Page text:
India will be finalising its public opinion on cryptocurrencies in the coming days, Ajay Seth, the secretary of the department of economic affairs recently affirmed in an interview. During the recently held G20 Summit in Delhi, international policymakers as well as officials from global financial institutions like the International Monetary Fund (IMF) — praised India for giving the idea of framing crypto laws that would work on a global level. As India and other G20 nations continue the work on drafting these rules, Indian Web3 players believe that the release of detailed laws would lead to a responsible industry use of blockchain and Artificial Intelligence (AI).
The awaited crypto laws that India and the other G20 nations are working on could mandate all firms working with digital assets to collect the KYC details of users, adhere to the Foreign Account Tax Compliance Act (FATCA), and meet anti-money laundering standards.
The crypto laws could additionally order crypto firms to regularly release proofs of reserves to ensure that market debacles like the FTX and Terra collapses do not shake up the ecosystem again, leaving investors high and dry.
With India's approach, these rules would be uniform across several nations.
“Cryptocurrencies are emblematic of our evolving technological landscape. With the G20's collective wisdom, we can responsibly integrate AI and cryptocurrencies into our societies,” Denis Sklyarov, Co-Founder and CEO of WiFi Map, a crypto centric DeWi (decentralised wireless) app, told Gadgets 360.
AI has been making its way to the crypto sector these recent months with AI-infused cryptocurrencies as well as generative AI chatbots coming up to help people get information and awareness around digital assets.
However, like industry players are using AI to forward their cause of expanding and growing the Web3 ecosystem, scammers and hackers are also exploiting the technology to hunt for unsuspecting victims and perform unlawful activities like money laundering.
“With a global regulatory framework in place, we can expect to better tackle challenges such as money laundering, terrorist financing, and market manipulation. We have already seen glimpses of this positive impact with the Travel Rule framework created by the Financial Action Task Force (FATF), which is being supported by exchanges, custodians and other virtual asset service providers (VASPs),” said Manhar Garegrat, Country Head for India and Global Partnership at Liminal, a digital wallet infrastructure platform.
The Travel Rule requires VASPs and financial institutions engaged in virtual asset transfers to collect and share the personal data of transaction originators and beneficiaries to prevent misuse of cryptocurrencies.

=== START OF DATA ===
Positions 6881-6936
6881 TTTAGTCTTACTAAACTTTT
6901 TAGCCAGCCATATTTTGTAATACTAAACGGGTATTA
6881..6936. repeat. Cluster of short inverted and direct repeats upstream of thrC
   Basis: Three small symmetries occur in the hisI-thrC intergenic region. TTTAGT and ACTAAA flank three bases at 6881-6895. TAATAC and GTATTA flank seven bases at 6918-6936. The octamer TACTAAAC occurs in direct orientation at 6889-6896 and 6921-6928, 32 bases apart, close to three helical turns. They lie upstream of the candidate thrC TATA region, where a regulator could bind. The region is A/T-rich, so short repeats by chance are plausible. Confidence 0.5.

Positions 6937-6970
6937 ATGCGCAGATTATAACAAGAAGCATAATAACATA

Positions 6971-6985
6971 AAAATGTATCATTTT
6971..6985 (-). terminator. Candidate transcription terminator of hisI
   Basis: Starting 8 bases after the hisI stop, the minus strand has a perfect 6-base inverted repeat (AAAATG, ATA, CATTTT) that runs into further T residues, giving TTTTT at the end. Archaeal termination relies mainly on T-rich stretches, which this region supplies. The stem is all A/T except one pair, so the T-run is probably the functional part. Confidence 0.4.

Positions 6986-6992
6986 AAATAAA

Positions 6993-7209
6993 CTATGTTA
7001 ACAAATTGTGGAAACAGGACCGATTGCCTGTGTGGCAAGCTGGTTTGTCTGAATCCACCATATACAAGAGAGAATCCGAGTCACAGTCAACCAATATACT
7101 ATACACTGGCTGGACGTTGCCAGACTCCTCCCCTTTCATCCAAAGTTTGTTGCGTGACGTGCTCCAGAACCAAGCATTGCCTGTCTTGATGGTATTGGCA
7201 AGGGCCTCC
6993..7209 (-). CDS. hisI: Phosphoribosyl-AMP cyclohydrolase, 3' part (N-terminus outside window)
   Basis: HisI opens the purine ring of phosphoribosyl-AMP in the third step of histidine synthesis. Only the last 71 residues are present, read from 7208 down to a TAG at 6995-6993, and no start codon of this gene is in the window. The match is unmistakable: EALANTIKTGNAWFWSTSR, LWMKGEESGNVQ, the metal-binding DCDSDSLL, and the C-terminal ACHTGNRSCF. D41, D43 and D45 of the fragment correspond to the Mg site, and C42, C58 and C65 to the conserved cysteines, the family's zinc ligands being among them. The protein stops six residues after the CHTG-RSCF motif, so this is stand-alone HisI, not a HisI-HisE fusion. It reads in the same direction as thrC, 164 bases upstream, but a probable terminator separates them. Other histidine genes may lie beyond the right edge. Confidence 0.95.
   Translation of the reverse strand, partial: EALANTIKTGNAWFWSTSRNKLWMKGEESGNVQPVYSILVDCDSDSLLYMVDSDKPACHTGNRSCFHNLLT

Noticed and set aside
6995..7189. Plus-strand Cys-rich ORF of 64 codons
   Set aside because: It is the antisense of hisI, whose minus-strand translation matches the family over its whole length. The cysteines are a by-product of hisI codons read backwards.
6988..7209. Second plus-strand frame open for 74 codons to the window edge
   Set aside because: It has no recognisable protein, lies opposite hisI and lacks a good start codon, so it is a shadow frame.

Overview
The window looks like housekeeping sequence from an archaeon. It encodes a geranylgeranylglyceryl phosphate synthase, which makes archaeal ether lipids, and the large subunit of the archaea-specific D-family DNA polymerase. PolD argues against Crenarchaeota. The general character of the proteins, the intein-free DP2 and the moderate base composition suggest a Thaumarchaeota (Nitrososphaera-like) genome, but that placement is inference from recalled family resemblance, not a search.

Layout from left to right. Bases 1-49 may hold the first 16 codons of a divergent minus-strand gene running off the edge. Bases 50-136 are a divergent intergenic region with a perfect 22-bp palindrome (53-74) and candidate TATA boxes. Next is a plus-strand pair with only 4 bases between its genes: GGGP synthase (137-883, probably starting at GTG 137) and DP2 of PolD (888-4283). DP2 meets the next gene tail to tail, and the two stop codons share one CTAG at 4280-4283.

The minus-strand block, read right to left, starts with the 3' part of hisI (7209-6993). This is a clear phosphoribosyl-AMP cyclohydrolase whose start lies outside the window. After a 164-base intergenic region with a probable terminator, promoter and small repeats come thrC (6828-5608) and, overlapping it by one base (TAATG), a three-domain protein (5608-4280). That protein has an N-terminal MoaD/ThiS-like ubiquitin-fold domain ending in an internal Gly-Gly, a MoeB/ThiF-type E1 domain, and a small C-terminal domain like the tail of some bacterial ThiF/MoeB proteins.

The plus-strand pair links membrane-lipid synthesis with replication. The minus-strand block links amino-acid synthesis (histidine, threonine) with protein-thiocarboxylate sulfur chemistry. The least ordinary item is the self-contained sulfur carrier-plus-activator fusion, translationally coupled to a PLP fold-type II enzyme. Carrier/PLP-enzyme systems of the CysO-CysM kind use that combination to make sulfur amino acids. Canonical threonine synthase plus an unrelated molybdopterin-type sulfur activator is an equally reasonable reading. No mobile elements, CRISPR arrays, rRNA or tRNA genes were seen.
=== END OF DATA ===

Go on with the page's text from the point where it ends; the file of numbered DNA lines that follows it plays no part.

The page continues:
Meanwhile, the legal safeguarding of cryptocurrencies could ease people's concerns on working with blockchain technology, which is another outlook that industry players are optimistically looking at for the future course of the adoption of this technology.
Blockchain technology uses a distributed and unchangeable ledger that can only be accessed by members with permission. This can secure data saved on blockchain from being tampered, hence increasing the transparency in record maintenances. But since blockchain serves as the underlaying technology for cryptocurrencies, it is also perceived as a risky, largely unchartered territory for many to foray into.
“It's time for nations to come together and shape the future of crypto in a way that's both progressive and secure. By harmonising regulations and promoting responsible crypto adoption, we can harness the full potential of blockchain technology, ensuring it benefits individuals, businesses, and economies worldwide,” Om Malviya, President at Tezos India, told Gadgets 360.
In the backdrop of the G20 summit held last week in Delhi, Gita Gopinath, the First Deputy Managing Director of the IMF, praised India's work on these rules so far.
As part of its legal ideas to regulate crypto worldwide, India is also reportedly looking at giving crypto firms the status of ‘authorised dealers' like traditional banks. In addition, the rules could require crypto firms to hire for positions like the Money Laundering Reporting Officers (MLRO).
Commenting on these upcoming laws, Dilip Chenoy, the chief of the Bharat Web3 Association (BWA) told Gadgets 360 that the IMF-FSB synthesis paper has already laid down the foundational work for these laws to be based on.
“Some of the priority areas highlighted in the document include anti-money laundering (AML) and Combating the Financing of Terrorism (CFT) as well as consumer protection initiatives. While it is too early to assume and comment on the approach that the Indian government will take, we must and will remain committed to developing a supporting ecosystem for orderly growth of the Web3 sector,” Chenoy noted.
At its highest valuation, the crypto sector breached the mark of $3 trillion (roughly Rs. 2,48,92,050 crore) in November 2021, surpassing Apple's market cap at the time.
Owing to the lack of concrete regulations, however, back-to-back collapses of promising projects, as well as a plethora of crypto scams have dealt a blow to investor trust in the sector in the last two years. Presently, the crypto market valuation stands at $1.01 trillion (roughly Rs. 83,75,172 crore) and experts predict this number to boom once the sector gets a strong legal backbone.
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